~My family back home, who love me and support me, who call me when I'm down and pray for me daily.

~Jason. 5 more weeks!

~My church here in Balaklia, as well as the people at Brockway and Riverview who still keep in touch and let me know they're praying for me.

~Lots and lots of friends...if I start to list you all, I'm sure I'd forget someone. If you wonder if you're on the list or not, you are. :)

~Internet. Cell phones. Stamps.

~Commentary on DVDs, so you can watch them again. I swear that directors' commentaries were created especially for PCVs.

~My own apartment.

неділя, листопада 19, 2006

making a joyful noise

I went to Kyiv International Bible Church this morning. It was all in English, which was really, really weird for me. I almost couldn't handle it. And I'm not joking.

But I liked singing in English, almost as much as I like singing in Ukrainian. We sang "Grace Greater than All our Sin" and "It is Well With My Soul", plus a few choruses. Afterwords, another woman (who had been sitting on the other side of the church!) came up to me and said that she liked hearing me sing. Oops. Maybe I was a little loud.

Then I attempted to go Christmas shopping. I found two gifts (multiple people left to buy for) and Christmas cards in Russian. Not as much as I'd hoped to accomplish, but it's a start.

a proud "big sister"

I went to a concert for first-year students at the music school yesterday to watch/listen to Oleh, Valery, and Liza Y, plus four other kids from my school and two neighbor girls.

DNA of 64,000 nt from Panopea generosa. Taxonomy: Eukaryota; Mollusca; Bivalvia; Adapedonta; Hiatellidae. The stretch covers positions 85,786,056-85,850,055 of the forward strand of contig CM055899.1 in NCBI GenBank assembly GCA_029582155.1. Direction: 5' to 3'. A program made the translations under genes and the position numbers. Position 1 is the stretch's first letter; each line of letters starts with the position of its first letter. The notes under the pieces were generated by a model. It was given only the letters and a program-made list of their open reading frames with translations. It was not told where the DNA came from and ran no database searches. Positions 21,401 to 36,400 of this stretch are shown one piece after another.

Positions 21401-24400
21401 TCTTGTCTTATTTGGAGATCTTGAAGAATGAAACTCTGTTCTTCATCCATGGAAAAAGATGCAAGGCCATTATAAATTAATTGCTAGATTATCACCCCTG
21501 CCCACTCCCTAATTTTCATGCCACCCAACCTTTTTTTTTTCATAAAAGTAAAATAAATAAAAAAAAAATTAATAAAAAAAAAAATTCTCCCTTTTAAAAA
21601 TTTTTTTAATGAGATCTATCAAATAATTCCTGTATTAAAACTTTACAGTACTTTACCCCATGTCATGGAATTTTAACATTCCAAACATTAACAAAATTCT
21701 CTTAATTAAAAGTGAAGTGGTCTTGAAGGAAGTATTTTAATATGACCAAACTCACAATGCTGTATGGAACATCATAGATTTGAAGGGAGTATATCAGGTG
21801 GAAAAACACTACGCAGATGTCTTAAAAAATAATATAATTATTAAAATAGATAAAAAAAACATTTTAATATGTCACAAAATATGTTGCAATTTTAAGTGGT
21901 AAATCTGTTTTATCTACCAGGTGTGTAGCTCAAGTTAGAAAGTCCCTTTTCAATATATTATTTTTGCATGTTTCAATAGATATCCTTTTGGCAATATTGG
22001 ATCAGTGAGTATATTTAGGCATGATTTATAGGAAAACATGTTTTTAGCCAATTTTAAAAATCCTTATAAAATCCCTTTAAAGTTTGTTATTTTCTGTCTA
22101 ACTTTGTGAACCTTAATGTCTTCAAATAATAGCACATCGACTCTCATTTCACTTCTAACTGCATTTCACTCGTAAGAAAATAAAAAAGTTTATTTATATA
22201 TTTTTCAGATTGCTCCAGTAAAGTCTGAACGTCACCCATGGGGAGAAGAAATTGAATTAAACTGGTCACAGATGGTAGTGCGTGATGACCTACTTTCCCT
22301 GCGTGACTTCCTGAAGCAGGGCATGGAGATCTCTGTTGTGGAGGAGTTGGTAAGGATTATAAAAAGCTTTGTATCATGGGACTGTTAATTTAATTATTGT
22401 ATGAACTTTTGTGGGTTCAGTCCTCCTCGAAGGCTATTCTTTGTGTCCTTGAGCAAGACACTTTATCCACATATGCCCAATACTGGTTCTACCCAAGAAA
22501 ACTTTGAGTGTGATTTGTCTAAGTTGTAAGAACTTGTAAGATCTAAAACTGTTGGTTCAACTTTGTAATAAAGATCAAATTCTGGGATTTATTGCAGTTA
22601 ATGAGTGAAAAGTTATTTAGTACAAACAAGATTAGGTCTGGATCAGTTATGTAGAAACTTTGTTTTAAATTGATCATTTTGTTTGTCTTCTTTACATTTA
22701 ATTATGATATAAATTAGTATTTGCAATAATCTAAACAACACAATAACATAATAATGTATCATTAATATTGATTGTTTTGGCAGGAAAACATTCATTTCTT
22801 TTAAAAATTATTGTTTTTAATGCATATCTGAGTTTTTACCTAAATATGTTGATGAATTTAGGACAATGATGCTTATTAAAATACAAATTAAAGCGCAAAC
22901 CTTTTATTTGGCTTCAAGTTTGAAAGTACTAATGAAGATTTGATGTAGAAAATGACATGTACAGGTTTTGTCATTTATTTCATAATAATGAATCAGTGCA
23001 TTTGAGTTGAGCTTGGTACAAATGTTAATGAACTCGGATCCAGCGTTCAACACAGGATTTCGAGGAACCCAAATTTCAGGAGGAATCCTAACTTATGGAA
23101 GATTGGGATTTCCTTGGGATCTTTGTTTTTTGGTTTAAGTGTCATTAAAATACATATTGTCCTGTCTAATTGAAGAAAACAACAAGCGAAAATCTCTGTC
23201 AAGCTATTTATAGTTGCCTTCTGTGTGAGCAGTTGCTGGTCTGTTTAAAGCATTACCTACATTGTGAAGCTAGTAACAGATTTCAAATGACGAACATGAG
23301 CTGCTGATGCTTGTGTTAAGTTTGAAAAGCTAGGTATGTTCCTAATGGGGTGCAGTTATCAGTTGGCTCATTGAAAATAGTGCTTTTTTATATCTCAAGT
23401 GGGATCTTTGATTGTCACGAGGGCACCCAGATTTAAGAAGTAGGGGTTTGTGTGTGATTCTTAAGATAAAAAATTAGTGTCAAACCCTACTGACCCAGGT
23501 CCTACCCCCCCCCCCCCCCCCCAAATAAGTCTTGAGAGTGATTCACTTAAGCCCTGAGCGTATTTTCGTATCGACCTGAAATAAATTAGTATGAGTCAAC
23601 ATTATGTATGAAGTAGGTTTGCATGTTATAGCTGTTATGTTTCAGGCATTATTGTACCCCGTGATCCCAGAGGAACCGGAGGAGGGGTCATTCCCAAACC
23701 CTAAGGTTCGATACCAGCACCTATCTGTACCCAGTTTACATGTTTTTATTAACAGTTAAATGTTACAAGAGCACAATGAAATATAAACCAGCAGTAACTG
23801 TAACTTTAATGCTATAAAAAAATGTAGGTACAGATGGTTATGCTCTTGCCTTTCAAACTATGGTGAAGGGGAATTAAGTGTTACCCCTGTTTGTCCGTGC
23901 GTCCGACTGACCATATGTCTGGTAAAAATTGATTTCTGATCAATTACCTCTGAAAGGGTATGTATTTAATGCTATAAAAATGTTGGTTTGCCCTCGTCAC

I took pictures. And since I'm in Kyiv, I can post them!

The kids, all dressed up. L-r: Liza, Oleh, Valery

The kids post-concert, with some of the teachers from the music school, who had been characters in the concert.

Valery and I in the van after the concert, being silly.

Vitaly, doing his imitation of an Orthodox priest

the train was like a sauna

Am in Kyiv, enjoying new books and good Internet. Today's plans involve Christmas shopping, McDonalds, and potentially church in English.

Last night, I had been planning to meet up with Teresa and Julianne to travel to Kyiv together. When I got to Kharkiv, I found the majority of PCVs in the oblast, all gathered together at the Irish pub to celebrate our 5 new PCVs in the oblast, who had been on site visit. So I got to chat with people, which was great. Greg and I are nerds, we decided, because while everyone else was being silly and drunk, we debated the merits of Plakhotnyk textbooks and calender planning. :)

I think we convinced Laurel to join us for Thanksgiving, which brings our total up to a family-esque four (and if anyone else comes, I won't have enough matching dishes). I need to buy a tablecloth.

You all have stopped commenting...am I less interesting these days?

пʼятниця, листопада 17, 2006

serpents' teeth. thankless children. can you tell I've taught Shakespeare this week?

I know, I know, I'm not posting as much these days. Attribute it to lack of time and a need to do school-related things, and forgive me, please.

The highlight of the week was meeting with a group of 25 or so people, a mixture of students from the college in town (10th and 11th forms, more like a specialized high school) and people associated with EuroLing, a foreign-language organization that my friend Natalia works with, to speak English. I told about my life and answered questions for 2 hours, all in English. They all had really good questions, and ones that showed that they understood English and were wanting to know more about points I'd mentioned earlier. I think they knew pretty much everything about me by the end! :)